OK so I’m avoiding any small amount of real work I have to do in favour of walking my dogs and enjoying the sun. The sun. Oh yeah, maybe I can give sprouting another try. NOTE dear readers – don’t try to sprout your little alfalfa seeds in February…it’s just a little bit sad.
Last summer I bought some sprouting trays. I’ve had great success with alfalfa Sprouts, Broccoli Sprouts and Radish Sprouts. They all grow to a lovely bright green colour ready for snacking easily on a warm windowsill that gets a lot of light. (Except in February which we’ve already discussed). Still the golden ring of sprouting for me is the elusive mung bean sprout. Last year I tried buying some mung beans from the bulk barn – let’s just say it’s a good thing I have dental coverage (kidding). That didn’t work out so well. Few of them sprouted to be honest. Then, this year while buying chicken supplies I noticed a new sprouting section at a local feed store. They had mung bean sprouts. Now if you’re not sure they’re the sprouts most used in Chinese food cooking, salads etc.. If you’ve ever tried to purchase these little sprouts at a grocery store you know the problem. They’re seldom fresh, often icky looking and that’s even if you can get them. The prospect of growing my own mung bean sprouts from actual sprouting seeds made me smile thinking about the stir frys I my husband would make was great! However, while the actual seeds sprouted nicely they didn’t get very big and looked really gross. I’m still trying to figure out what I did wrong.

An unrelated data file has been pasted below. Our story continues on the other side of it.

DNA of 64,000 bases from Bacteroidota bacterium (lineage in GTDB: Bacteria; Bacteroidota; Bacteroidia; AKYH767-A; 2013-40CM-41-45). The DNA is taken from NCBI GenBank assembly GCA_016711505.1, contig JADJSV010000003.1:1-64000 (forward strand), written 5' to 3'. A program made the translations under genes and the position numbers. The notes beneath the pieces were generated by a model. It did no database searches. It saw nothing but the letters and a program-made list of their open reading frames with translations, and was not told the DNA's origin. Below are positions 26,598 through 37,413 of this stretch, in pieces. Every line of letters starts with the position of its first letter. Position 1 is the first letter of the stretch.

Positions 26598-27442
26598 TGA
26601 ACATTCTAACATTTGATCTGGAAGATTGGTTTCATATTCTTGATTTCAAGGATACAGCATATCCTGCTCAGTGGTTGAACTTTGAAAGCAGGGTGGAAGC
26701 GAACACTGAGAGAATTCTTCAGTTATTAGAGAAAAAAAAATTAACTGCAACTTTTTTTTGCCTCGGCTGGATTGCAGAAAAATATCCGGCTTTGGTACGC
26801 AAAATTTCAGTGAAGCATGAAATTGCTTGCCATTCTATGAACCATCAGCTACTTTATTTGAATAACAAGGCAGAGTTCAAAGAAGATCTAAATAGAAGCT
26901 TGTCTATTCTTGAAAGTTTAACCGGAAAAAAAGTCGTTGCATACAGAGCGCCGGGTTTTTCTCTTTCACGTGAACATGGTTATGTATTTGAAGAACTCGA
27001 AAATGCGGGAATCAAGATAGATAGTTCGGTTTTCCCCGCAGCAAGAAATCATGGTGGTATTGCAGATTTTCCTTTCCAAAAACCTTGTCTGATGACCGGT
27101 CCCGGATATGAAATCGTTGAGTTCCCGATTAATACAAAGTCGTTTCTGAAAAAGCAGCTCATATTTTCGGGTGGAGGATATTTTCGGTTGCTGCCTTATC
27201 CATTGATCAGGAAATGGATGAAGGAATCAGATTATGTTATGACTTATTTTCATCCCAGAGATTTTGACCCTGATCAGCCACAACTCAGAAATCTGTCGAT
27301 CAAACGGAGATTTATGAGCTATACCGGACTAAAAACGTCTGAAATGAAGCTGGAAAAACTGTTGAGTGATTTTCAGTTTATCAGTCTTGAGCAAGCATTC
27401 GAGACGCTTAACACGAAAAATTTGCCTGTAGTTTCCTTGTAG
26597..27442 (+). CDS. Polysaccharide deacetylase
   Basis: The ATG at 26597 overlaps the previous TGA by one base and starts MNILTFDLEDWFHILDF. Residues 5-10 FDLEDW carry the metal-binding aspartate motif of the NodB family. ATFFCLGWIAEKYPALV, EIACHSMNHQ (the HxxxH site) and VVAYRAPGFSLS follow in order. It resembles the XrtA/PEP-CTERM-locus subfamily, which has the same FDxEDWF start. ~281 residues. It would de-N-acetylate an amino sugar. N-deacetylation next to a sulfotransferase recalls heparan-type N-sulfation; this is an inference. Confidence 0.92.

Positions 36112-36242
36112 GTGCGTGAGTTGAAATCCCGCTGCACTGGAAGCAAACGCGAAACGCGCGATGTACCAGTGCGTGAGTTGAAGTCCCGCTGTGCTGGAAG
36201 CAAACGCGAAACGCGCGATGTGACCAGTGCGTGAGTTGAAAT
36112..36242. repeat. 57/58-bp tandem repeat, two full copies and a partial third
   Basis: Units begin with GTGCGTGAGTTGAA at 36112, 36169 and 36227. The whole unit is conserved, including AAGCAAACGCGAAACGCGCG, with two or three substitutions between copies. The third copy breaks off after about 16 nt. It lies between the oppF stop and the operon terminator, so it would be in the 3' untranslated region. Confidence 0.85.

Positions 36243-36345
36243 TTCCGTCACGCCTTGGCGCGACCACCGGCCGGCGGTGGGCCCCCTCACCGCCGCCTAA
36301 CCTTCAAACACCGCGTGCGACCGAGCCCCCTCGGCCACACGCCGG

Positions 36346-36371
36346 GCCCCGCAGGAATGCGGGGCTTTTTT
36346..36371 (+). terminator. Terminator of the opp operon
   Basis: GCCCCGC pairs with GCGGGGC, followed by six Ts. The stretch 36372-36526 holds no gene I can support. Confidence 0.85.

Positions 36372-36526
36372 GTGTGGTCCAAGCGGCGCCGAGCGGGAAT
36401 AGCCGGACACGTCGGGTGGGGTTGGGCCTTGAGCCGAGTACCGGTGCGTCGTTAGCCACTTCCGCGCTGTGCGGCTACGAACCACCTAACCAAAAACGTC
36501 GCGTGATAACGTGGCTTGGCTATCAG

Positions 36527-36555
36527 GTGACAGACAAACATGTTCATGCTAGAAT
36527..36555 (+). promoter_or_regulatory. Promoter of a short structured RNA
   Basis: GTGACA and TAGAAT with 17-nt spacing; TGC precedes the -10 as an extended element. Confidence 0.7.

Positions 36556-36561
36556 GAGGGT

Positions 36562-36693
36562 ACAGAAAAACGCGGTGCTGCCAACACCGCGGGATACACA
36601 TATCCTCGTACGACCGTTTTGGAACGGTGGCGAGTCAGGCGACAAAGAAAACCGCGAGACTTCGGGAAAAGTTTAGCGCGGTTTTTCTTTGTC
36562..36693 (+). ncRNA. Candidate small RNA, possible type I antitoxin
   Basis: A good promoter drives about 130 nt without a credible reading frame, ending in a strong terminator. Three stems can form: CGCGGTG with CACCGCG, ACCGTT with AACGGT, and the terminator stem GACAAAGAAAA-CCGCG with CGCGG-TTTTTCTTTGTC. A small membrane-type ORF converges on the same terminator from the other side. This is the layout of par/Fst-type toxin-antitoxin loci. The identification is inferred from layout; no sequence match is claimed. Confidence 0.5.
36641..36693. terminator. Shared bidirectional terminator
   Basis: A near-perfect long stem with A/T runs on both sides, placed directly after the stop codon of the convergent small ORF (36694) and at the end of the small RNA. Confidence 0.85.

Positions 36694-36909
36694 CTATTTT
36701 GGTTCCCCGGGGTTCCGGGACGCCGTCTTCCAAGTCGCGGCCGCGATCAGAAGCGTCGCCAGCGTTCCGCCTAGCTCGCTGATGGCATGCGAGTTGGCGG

In the meantime you can’t lose with any of the salad sprouts. Sprouting kits aren’t that expensive and the health benefits are huge (how’s that for anecdotal?). Not to mention how neat it is to watch them grow!
It also gives you something else to do to avoid trying to figure out what you want to be when you grow up. Or maybe that’s just me.